Once watercolours are framed and mounted they make for wonderful art statements. They are very immediate and direct expression by the artist and our personal favourite for me. I’m not sure why watercolours have interested me for so long, perhaps it allows for an effective connection between what I’m thinking, seeing and feeling and being able to express this and put it into some kind of art form.
One of the interesting things about works on paper such as a watercolour painting is that you can use different size mounts to make the finished artwork looks larger or smaller depending on where is hung. It’s therefore quite flexible as to the finished size of the artwork, how you frame it and the finished artwork size. Compare this to a work on canvas which is not traditionally framed with a card mount.
Perhaps it’s because I’m a very neat and tidy person by nature and prefer the smaller scale and neatness of watercolours. They may not offer the distinction that oil paintings can offer with their textures and rich colour but they make up for this with their delicacy and beauty.
So watercolour paintings are suitable for a wide range of interior spaces. Also, they can be hung with other works on paper such as drawings or etchings. As they have conventionally been labelled as a medium used as studies for a finished piece rather than a finished artwork in its own right, watercolour paintings are very accessible for collectors. Making for beautiful and evocative works of art.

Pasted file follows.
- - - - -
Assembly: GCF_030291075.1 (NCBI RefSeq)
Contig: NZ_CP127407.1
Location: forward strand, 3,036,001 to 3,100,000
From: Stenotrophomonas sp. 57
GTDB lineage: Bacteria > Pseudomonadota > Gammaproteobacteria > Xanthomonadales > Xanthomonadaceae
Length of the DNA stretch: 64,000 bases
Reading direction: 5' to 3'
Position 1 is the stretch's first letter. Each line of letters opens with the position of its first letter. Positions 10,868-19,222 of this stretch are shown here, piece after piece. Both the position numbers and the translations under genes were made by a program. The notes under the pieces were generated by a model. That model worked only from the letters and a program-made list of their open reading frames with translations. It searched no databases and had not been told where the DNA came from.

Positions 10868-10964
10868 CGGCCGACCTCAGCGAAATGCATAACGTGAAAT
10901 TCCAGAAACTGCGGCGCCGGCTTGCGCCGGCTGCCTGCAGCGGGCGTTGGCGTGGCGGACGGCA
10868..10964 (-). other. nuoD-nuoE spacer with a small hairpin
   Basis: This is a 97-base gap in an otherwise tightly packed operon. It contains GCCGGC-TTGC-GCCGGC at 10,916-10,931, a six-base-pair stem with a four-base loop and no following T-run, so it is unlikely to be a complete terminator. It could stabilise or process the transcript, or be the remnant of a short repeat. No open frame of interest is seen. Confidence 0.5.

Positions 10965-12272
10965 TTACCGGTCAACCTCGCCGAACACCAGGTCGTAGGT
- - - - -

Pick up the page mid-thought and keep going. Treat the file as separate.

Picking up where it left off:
Black and white photography | July 2019
During the summer months, I’ve been selecting a series of black and white photographs as silver gelatin prints for sale online.
I started making the current collection of photographs in 2013. I wanted to explore whether it was possible to communicate the visual qualities I show in my paintings but via the photographic medium.
Up until that point, I was interested in photography but had only seen it as a way to create a reference or sketch before starting a painting.
The earliest subject I chose was England’s longest aqueduct at Edstone in Warwickshire, close to where I was living at the time. It was a long exposure photograph and the final image is one I made during a cold misty day with snow falling.
The largest part of my collection is a sub-series of photographs of the sea at Ross sands, Lindisfarne in Northumberland. I’ve photographed the same beach during different seasons and weather conditions. I wanted to show the vast open spaces, the land, the sea and the sky but in a pure, minimal way.
I love using minimal compositions and beautiful proportions in my fine art. With photography, the framing of the lens and your position are the compositional tools.
While making the collection I have discovered that black and white photography is a lovely medium which emphasises the pure, graphic qualities of light, form and tone during moments in time.
The black and white photography prints collection
You can now choose from a select collection of seascape and landscape black and white photography prints. One size is available for sale but if you’d like a different size, please contact me.